Also, since the shoutbox encourages such spontaneous interaction, and, as I said, allows participants to “move from one topic to the next more freely and with little effort”, it is wrong to assume that these topics would have occurred just as likely within the topic listing area, where there are more stringent rules or standards for communication; e.g., off-topic posting is more regulated, even in the off-topic section. Even if you have a “spam” section, moreover, this doesn’t encourage the same spontaneity as the shoutbox allows.
Finally, if a shoutbox really never encourages anything more than valueless interaction, why is it blamed for stopping valuable interaction from taking place in the topic listing area?
Countering Additional Arguments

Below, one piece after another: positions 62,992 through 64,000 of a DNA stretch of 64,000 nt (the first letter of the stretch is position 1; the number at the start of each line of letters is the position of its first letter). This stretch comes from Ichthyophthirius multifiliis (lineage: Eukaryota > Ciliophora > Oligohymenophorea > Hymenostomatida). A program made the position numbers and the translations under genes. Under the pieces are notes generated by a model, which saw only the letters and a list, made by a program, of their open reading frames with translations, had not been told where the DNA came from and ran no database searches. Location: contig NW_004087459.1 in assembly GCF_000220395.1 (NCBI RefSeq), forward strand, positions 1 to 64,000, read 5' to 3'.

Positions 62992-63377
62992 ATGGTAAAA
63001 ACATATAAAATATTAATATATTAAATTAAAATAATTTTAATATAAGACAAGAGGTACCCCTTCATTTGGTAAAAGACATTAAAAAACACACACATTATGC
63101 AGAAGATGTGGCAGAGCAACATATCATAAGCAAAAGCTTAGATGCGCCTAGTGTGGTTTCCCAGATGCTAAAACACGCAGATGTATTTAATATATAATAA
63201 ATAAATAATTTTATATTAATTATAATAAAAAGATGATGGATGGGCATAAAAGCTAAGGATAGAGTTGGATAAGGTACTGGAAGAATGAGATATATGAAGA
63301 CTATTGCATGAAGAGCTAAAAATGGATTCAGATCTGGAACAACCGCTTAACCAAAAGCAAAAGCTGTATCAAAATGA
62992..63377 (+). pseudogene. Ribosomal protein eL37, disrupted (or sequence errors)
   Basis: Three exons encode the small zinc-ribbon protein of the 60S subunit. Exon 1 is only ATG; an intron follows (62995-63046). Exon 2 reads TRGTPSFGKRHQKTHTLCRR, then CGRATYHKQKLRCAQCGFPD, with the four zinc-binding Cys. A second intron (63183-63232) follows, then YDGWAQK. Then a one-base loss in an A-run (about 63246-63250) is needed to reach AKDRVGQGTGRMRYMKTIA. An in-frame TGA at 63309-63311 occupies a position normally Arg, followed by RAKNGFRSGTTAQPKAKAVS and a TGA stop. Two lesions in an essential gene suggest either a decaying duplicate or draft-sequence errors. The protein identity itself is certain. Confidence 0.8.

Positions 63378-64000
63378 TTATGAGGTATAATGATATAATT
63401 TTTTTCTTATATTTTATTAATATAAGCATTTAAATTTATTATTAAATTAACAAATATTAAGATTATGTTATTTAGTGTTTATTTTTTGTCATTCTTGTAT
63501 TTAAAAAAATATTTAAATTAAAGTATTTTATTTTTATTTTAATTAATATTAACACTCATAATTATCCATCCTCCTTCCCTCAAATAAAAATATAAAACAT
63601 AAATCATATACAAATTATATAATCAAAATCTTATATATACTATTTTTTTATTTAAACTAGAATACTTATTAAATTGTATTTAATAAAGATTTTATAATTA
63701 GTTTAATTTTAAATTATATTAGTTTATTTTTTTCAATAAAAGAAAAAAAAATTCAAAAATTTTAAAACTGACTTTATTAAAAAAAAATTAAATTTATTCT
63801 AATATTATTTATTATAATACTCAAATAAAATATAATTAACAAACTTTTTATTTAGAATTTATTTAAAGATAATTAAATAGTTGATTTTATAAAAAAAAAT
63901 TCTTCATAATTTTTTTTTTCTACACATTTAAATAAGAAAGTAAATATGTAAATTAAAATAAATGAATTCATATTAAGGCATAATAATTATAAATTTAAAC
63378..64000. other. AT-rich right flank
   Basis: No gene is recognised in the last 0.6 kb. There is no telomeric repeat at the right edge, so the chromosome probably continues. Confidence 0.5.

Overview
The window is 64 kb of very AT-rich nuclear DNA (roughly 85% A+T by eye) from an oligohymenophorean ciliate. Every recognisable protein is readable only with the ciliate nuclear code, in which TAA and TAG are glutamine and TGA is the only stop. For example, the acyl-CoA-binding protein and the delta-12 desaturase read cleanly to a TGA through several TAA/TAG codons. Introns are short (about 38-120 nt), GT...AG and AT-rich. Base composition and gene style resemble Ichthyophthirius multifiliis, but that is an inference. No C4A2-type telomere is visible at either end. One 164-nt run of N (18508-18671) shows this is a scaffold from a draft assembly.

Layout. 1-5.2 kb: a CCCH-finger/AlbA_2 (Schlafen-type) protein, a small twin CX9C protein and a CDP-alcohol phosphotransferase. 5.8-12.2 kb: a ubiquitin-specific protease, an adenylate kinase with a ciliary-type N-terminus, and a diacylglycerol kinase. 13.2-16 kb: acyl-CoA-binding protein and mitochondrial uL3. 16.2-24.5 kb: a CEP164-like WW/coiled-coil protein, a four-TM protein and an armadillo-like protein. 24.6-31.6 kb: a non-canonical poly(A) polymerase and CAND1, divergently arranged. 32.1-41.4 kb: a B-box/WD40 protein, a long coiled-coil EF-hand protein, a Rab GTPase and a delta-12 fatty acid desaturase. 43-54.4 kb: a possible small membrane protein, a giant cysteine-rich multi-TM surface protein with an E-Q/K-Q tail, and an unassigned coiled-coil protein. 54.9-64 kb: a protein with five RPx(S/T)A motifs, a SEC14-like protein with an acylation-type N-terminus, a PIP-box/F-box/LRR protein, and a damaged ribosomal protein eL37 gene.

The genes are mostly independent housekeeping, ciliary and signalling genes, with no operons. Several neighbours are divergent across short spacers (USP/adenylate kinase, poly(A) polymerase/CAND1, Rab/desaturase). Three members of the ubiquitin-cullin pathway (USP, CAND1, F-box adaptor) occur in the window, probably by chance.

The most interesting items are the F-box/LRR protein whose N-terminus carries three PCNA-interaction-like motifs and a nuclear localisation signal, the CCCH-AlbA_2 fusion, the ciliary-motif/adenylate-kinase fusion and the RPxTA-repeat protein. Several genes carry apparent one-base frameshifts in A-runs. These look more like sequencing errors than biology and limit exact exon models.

It has been asserted that, all other considerations notwithstanding, the shoutbox remains redundant, as the Internet forum already provides several ways to communicate. Sure, there is the private messaging system, which is like the topic listing area except more personal. Also, depending on what Internet forum software you use, there is a visitor messaging area within each member’s profile, and that is more like the shoutbox except more private. There are certainly other means, but those two examples should suffice. My concern, in any case, is why a webmaster would cut down on the ways members may communicate. I already explained why I believe the shoutbox is a unique method of communication, so with that in mind, I wish to share the following short essay by Richard Millington, “It’s The Interactions That Matter Most”: